Wills and Estate Planning
Creating an estate plan now will bring you peace of mind and relieve your loved ones of potential disputes, costs, and burdens upon your death or incapacity. Essential estate planning documents include a Will and/or Living Trust, Financial Power of Attorney, Health Care Power of Attorney, and Advance Medical Directive (“Living Will”).
Why seek an attorney’s assistance with these matters?
This law firm can help you feel confident that these important matters are handled appropriately and according to your specific expectations. Unlike using do-it-yourself software or forms, you will benefit from actual legal advice and expertise. Do-it-yourself estate planning can lead to mistakes that can cost you or your heirs a lot more than you saved in legal fees.
Consider these reasons for creating an estate plan with the assistance of an attorney:
- Control the disposition of your property. Dying without a will means that your assets pass according to your state’s laws of intestacy (dying without a will), which may not be the way you would want to provide for your family, non-relatives, and pets. Having a will allows you to make specific bequests, including to charitable causes.
- Name a personal guardian for your minor children. Without a will, the court will decide who will raise your children. A will is the only legal instrument you can use to designate a personal guardian for your children upon your death.
- Decide who will administer your estate. One of the most important decisions you’ll make is choosing a competent and financially responsible person (or persons or institution) to be in charge of your assets after you’re gone. You can name this “personal representative” in your will; if you do not make this choice, the court will choose for you.
- Minimize the possibility of disputes among loved ones after your death. You can ease the strain on your family by expressing your intent with respect to how your possessions are to be distributed, what your funeral or burial arrangements will be, and who will have guardianship of your children.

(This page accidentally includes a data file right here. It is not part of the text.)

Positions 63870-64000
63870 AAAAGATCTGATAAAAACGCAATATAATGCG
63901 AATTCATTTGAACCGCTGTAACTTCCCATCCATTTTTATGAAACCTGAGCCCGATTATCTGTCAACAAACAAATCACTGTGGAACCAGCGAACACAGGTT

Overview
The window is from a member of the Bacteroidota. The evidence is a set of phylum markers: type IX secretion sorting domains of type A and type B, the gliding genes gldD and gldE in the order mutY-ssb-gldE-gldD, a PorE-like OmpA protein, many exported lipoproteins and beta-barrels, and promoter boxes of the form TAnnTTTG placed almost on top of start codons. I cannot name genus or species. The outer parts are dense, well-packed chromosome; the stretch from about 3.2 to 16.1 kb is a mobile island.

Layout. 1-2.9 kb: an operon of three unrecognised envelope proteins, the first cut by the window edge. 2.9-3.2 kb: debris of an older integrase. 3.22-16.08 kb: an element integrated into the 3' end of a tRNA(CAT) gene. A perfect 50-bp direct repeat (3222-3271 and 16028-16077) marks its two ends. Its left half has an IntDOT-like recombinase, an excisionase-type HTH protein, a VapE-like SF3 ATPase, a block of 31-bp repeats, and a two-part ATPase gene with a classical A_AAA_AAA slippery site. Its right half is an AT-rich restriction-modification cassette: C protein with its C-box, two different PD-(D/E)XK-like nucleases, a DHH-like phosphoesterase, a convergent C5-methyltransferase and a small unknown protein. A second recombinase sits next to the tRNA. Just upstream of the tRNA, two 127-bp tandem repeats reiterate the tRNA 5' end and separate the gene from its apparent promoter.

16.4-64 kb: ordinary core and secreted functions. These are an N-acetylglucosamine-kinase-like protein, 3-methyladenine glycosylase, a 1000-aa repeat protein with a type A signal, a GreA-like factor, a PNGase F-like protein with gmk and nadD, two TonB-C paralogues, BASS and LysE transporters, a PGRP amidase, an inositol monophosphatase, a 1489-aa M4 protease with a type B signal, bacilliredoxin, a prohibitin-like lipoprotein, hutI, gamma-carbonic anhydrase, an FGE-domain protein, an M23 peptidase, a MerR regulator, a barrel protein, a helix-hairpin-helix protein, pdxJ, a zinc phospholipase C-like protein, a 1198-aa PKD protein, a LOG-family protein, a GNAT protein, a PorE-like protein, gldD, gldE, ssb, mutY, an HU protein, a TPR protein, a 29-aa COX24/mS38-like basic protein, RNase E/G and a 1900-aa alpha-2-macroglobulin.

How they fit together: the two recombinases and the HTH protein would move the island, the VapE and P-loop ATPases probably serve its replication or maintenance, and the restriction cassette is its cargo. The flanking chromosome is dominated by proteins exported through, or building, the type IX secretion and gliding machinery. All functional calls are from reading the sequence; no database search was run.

- Minimize expenses and save on estate taxes. If you plan properly, you can minimize or eliminate taxes that your estate will pay upon your death. You may wish to reduce the amount of property that will be subject to the probate process, or avoid probate altogether, to minimize expenses incurred in that process.
- Designate a trusted person to make medical and financial decisions for you. Prepare a Power of Attorney for Health Care and a Durable Power of Attorney for Finances to name people whom you trust to make medical and financial decisions for you in the event of your incapacity. In the absence of these documents, someone must petition the court to act on your behalf.
- Protect your privacy. Protect your family’s privacy with a living trust. If your last will and testament is the only document that expresses your wishes for how your assets are distributed after you pass away, your estate will be probated and open for public examination.
- Get your property to beneficiaries quickly. Heirs to an estate must wait for the probate process to run its course before receiving their inheritances, which can take months or years in some cases. A properly prepared living trust can avoid the often lengthy probate process.